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Surpeme Court Appointments To Stay With Incoming Governor After Amendment 3 Fails

Florida Supreme Court

Florida Voters have rejected a constitutional amendment that would have given an outgoing governor the ability to name future state Supreme Court Justices.

Opponents of Amendment Three called the proposal a power-grab, and League of Women Voters of Florida President Diedre McNabb agrees it was a bad idea.          

“You really can’t think of any other situation where you asking an outgoing elected official to pick the team that will be serving in the future. That’s what this proposal by the legislature was proposing to do. Voters said no, and they said no strongly," she says.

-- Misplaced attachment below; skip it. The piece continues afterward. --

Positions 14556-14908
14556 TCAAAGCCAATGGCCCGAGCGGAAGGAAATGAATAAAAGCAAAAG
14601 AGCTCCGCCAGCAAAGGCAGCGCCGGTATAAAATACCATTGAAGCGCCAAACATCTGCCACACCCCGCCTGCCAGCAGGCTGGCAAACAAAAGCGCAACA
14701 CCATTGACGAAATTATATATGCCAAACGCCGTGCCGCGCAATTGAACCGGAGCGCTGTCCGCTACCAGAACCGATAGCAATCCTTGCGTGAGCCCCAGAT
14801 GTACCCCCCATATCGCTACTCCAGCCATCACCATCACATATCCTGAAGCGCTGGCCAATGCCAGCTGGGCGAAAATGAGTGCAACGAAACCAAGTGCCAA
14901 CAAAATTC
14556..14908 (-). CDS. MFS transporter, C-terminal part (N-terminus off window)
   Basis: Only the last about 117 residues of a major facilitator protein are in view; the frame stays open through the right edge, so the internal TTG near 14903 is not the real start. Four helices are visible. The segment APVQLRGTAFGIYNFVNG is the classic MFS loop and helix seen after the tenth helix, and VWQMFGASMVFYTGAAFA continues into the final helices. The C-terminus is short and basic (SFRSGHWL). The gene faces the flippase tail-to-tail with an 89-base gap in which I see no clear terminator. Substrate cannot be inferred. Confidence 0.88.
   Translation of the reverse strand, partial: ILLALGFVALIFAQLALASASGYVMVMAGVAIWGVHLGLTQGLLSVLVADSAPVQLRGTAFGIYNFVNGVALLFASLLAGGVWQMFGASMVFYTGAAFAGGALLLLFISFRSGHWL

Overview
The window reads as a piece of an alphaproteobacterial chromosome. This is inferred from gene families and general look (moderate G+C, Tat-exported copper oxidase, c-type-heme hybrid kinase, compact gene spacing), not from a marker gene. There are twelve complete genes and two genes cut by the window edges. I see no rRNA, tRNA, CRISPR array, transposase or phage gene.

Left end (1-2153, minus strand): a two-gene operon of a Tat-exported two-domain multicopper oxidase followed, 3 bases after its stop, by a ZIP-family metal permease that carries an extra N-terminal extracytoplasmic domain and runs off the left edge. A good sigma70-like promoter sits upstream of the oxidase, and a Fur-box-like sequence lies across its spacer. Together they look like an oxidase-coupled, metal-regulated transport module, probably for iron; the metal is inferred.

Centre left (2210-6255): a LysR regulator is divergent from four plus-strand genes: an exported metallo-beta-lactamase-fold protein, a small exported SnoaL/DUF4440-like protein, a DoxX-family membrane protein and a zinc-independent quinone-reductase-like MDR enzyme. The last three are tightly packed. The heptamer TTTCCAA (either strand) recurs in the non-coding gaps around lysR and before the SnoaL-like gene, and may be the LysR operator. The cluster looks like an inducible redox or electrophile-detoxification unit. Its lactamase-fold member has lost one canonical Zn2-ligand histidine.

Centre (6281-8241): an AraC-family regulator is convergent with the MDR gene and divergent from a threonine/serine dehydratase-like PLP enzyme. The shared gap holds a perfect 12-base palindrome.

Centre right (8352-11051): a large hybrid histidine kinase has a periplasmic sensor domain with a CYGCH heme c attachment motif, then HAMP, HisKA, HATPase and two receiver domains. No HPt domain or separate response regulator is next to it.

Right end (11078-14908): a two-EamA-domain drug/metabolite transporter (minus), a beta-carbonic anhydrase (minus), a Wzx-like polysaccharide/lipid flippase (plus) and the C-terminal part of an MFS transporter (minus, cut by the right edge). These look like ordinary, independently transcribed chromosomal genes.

Supporters of Amendment Three claimed the constitution wasn’t clear on whether the incoming or outgoing governor could make the appointments. The terms of three left-leaning Florida Supreme Court Justices expire in 2019 the same day a new governor will take office. Opponents argued it was political and could tilt the balance of the court. The Failure of Amendment Three means the person who will succeed Gov. Rick Scott will have the power to name replacement justices.

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Lynn Hatter is a Florida A&M University graduate with a bachelor’s degree in journalism. Lynn has served as reporter/producer for WFSU since 2007 with education and health care issues as her key coverage areas.  She is an award-winning member of the Capital Press Corps and has participated in the NPR Kaiser Health News Reporting Partnership and NPR Education Initiative. 

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